Joel is also known for his time teaching at Bloomington HS North and the former WGI world class ensemble, Indianapolis Independent (I-2). Currently Joel teaches Band & Chorus at Batchelor Middle School (Bloomington), works as a drumset artist, and also works as a marching percussion clinician. Using Remo heads, Zildjian cymbals, and Yamaha drums, Joel is also a part of the Vic Firth Education Team.


How I Solved The "No Practice Time" Problem | Steve Such Drums

I often look back to my music school days with a bit of nostalgia… Most music students usually have anywhere between 4-8 hours PER DAY to practice their instrument, spend the rest of the day in music classes, usually followed by some sort of rehearsal or gig later that night. Music students have the advantage of TIME… those critical 4 or 5 years of life when it's actually your JOB to practice!


rules for drummers

The music school practice regiment is as follows: spend as many hours as possible practicing everything you possibly can! Ask any percussion/jazz studies major to show you their practice schedule for the day and they might show you something like this:

August 9, 2016 Practice Schedule
1 HOUR: Warmup / Stick Control exercises
1 HOUR: Left foot hi-hat jazz comping exercises
1 HOUR: Chart reading
1 HOUR: Uptempo swing
1 HOUR: Classical snare drum excerpts
1 HOUR: Double Bass Drum chop building session
1 HOUR: Open Drum Solo practice
1 HOUR: Samba

Ah… the glory days. How I long for thee.



Now... ask any professional, gigging drummer how much time THEY have to practice each week. They might look at the schedule above and laugh!

They’ll often explain to you that they may not have even an hour per day to practice their instrument, let alone an hour per week!

The problem is that once drummers enter the "real world" (w/ family, bills, commitments, etc), they often try to honor the same kind of practice regiment they once had in music school. Unfortunately, this system isn’t sustainable because there are far too many variables to cram into a shorter amount of practice time. With this many variables, the practice routine becomes way too complicated for the amount of time allotted. When this happens, you may start to feel like you’re A) not improving or B) no longer seeing the point in WHY you're practicing these things in the first place. When that happens, the motivation to practice starts to melt away.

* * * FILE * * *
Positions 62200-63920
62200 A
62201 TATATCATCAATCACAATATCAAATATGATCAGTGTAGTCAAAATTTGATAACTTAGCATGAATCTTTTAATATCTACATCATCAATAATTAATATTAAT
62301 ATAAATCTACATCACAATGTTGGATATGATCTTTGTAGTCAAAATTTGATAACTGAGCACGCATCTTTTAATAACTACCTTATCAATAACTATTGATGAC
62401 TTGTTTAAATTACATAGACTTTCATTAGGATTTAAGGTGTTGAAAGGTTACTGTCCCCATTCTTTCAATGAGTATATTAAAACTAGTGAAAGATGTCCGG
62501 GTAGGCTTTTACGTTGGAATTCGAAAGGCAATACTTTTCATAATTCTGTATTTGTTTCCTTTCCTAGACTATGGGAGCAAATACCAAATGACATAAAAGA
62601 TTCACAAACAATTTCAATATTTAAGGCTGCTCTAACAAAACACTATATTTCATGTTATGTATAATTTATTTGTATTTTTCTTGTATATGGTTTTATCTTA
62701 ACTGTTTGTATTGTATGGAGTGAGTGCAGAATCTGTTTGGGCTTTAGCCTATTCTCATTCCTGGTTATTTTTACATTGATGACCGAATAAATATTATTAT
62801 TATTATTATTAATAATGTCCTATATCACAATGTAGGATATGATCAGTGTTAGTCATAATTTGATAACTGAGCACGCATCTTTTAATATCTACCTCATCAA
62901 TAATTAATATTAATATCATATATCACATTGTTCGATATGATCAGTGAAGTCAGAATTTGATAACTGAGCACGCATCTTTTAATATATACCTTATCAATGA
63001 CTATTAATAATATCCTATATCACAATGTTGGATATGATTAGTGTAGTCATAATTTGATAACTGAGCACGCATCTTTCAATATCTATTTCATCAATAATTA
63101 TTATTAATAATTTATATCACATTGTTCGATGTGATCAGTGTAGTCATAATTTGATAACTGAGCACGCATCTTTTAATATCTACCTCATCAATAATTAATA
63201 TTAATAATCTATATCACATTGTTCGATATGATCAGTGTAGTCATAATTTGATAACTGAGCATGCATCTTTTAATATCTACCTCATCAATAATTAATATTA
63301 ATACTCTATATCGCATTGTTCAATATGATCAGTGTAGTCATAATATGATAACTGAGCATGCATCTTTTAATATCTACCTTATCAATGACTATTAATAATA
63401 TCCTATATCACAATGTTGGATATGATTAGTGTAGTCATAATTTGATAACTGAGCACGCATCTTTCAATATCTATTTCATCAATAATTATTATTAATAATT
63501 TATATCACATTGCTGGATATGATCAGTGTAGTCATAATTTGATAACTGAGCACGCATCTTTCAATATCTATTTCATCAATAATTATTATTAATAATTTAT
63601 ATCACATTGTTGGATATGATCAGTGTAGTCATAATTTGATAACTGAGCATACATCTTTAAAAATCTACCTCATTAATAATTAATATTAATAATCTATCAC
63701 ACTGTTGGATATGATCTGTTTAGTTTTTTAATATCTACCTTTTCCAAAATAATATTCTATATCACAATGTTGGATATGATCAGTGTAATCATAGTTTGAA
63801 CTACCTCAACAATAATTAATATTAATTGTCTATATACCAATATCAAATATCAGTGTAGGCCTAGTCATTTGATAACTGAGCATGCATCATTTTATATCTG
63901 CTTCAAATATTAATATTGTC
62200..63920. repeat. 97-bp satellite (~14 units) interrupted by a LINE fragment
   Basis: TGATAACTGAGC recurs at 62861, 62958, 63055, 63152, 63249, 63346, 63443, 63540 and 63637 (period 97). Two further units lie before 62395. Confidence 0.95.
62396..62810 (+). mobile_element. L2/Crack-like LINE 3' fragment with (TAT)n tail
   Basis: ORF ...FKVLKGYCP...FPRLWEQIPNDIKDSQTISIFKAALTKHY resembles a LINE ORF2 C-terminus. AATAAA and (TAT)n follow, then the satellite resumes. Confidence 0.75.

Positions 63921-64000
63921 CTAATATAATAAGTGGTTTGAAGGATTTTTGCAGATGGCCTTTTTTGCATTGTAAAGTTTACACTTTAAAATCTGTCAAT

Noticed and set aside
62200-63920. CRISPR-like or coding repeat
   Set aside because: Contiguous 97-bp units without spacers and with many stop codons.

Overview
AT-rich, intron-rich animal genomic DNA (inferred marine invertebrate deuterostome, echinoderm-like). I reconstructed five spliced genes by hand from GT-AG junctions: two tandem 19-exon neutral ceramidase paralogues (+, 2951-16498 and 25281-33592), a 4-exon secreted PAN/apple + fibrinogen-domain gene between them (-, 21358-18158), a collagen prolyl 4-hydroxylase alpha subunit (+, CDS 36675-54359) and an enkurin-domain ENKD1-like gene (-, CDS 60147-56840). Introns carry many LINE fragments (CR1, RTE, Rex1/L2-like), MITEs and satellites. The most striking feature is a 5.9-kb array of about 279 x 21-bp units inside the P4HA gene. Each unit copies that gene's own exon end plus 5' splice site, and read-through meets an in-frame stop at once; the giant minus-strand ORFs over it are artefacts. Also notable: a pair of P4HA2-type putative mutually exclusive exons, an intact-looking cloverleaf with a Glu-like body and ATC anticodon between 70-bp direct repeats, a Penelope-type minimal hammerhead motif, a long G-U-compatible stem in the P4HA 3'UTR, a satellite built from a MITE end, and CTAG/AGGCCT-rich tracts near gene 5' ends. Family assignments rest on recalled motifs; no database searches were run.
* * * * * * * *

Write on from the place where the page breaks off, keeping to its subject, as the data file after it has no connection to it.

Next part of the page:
If the majority of drummers will eventually face this “lack of time" problem, what do we do about it? In this article, I’ll tell you how I solved the problem for myself, but first we’ll need to turn to the world of fitness.


Let me ask you this: If you only had 5 minutes to work out each day and wanted to stay as fit as possible, which 1-2 exercises would you choose to do?

Calf raises? Wrist curls? Of course not. Instead, you’d be smarter to spend those 5 minutes performing total-body, “bang-for-your-buck” moves called COMPOUND EXERCISES. A compound exercise is an exercise that works many different muscle groups simultaneously. An example of this would be something like a pushup-burpee, a deadlift, or a pull-up.

For busy people looking to get fit, they don't have time to do a series of “isolation exercises” (such as bicep curls), which only work one muscle at a time. Instead, they'll choose a compound exercise such as a chin-up, which hits both the bicep AND the back. The result: similar (and often better) results, in significantly less time.

Yet, if we move back to drumming, many drummers with limited practice time still choose to spend their precious time on a routine filled with "isolation exercises.” This might be things such as pad work or chop building exercises.

When faced with limited time, this type of practice is ineffective. Instead, we need to take the principles we’ve learned from fitness: our practice routine must shift to compound exercises in order to be most effective.

How do we come up with compound exercises for drum set practice? By asking yourself the following question: